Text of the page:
The Anglican wedding ceremony was conducted by the Archbishop of Canterbury, Cosmo Gordon Lang, while more people than ever before heard the couple exchange vows as this was the first royal wedding to be broadcast by radio. After returning to Buckingham Palace, the couple underwent a Greek Orthodox marriage ceremony, too. They were joined on the Palace balcony by their royal families to wave to the cheering crowds before they headed off on honeymoon.

George and Marina welcomed a son, Edward, in October 1935 and were already expecting their second child as they approached their second wedding anniversary. But as the due date for their baby drew nearer, so did the possibility of a throne. George’s eldest brother had become Edward VIII in January 1936 on the death of their father, George V, but the new king quickly showed a determination to do things his own way that put him at odds with courtiers and politicians alike. By November 1936, he had made it clear he was going to marry his partner, the twice divorced Wallis Simpson, while those in power were just as set against the wedding.

As the possibility that Edward would give up his throne for love turned into an approaching reality, George and Marina were considered by some as ideal candidates to replace him. The Duke of Kent was confident and charming and seemed far more suited to the rigours of kingship than his shy brother, Albert, who stood next in line. His Duchess was the epitome of royal glamour with an impressive interest in social issues to match. The fact that they had a male heir also made the prospect of King George and Queen Marina attractive, as did her impressive royal pedigree.

In the end, it was Bertie who inherited the throne of his brother on the Abdication and George and Marina settled into successful supporting roles to the new Monarch and his consort. Their daughter, Alexandra, was born on Christmas Day 1936, a moment of celebration in a year that had seen the House of Windsor wobble precariously. A third child, Michael, joined the family in 1942 but just weeks later, the Duke of Kent was killed in a plane crash. Marina remained a dutiful member of the royal dynasty she had married into until her own death in 1968.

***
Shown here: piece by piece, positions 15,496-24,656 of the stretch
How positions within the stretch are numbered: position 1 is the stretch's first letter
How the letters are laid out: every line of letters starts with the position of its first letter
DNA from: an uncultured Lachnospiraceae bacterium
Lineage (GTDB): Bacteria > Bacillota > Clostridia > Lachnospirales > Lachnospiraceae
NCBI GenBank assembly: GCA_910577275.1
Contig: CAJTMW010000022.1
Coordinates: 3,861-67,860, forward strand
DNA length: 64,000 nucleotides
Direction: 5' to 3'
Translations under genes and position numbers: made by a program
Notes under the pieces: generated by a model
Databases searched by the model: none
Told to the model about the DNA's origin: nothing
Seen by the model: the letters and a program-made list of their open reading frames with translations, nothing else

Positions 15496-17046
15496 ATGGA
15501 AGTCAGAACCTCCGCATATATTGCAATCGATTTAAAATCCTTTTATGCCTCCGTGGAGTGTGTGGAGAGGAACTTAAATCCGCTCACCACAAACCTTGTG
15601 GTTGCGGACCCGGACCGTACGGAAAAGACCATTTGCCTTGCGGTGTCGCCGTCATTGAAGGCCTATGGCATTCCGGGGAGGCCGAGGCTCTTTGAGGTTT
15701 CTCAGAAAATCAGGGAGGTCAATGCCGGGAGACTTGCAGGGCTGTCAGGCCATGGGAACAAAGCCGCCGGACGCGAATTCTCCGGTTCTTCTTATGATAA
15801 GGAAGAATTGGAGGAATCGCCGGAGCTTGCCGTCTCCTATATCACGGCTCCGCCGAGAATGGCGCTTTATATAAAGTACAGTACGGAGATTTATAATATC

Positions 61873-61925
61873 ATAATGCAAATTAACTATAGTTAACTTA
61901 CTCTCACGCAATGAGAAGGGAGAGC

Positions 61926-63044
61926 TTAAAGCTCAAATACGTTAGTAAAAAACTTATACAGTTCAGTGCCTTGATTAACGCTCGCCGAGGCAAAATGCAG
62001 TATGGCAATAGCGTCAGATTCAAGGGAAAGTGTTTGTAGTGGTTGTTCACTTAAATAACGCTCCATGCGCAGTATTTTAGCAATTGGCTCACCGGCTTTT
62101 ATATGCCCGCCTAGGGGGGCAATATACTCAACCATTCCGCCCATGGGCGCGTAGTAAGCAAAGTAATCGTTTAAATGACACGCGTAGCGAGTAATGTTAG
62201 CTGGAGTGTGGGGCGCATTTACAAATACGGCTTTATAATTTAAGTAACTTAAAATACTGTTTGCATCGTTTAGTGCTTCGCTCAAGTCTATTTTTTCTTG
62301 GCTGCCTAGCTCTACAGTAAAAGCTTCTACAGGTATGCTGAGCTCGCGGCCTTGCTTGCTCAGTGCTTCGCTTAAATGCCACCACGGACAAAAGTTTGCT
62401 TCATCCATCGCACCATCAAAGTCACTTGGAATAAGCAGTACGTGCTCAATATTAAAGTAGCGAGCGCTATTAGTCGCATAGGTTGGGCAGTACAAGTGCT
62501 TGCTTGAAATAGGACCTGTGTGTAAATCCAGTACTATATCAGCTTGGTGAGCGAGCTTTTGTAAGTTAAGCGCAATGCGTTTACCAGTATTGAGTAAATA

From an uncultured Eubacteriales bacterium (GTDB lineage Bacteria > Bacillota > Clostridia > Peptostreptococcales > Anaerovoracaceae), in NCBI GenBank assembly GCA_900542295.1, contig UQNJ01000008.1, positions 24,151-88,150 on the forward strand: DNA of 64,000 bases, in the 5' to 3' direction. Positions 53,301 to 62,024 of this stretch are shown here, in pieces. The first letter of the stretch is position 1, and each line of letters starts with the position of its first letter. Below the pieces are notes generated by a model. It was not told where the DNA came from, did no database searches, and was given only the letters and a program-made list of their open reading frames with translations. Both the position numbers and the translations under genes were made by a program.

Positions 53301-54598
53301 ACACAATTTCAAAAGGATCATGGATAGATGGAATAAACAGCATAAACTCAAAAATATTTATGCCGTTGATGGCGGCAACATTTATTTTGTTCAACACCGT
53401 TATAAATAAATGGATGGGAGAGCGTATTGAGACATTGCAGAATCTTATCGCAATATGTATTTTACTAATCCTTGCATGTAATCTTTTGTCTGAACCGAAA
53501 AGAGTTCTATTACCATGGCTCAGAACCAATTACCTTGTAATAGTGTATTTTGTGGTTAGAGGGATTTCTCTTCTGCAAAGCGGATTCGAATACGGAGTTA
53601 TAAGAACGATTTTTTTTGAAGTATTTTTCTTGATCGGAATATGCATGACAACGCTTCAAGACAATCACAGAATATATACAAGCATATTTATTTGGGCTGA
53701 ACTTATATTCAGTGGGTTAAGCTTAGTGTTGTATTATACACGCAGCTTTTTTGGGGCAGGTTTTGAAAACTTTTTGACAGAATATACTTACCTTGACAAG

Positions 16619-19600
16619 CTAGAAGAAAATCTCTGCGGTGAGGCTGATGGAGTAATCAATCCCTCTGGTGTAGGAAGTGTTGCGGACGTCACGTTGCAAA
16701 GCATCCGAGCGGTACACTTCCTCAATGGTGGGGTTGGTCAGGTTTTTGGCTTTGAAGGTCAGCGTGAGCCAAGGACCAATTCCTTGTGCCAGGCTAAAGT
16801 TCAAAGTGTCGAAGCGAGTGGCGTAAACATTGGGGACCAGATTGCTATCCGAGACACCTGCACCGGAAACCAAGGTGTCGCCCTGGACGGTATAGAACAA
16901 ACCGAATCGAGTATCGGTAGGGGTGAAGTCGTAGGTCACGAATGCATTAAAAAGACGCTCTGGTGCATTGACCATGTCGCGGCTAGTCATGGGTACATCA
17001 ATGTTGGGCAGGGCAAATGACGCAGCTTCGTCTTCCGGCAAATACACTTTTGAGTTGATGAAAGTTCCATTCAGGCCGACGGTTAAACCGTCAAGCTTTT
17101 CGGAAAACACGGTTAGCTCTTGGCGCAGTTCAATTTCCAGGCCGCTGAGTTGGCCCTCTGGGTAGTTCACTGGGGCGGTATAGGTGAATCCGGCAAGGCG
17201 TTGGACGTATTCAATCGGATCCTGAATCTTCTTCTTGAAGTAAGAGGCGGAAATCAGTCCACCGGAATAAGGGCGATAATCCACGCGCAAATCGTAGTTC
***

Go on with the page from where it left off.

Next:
It was the end of a royal story which had begun at a glittering royal wedding over three decades earlier.

About author

Lydia Starbuck is Associate Editor at Royal Central and the main producer and presenter of the Royal Central Podcast and Royal Central Extra. Lydia is also a pen name of June Woolerton, a journalist and writer with over twenty years experience in TV, radio, print and online. June has been a reporter, producer and editor, picking up several awards over the years. She's appeared on outlets including BBC 5 Live, BBC Radio Ulster and BBC Local Radio and has also helped set up a commercial radio station. June is also an accomplished writer with a wide range of material published online and in print. She is the author of two novels, published as e-books. She is also a marriage registrar and ceremony celebrant.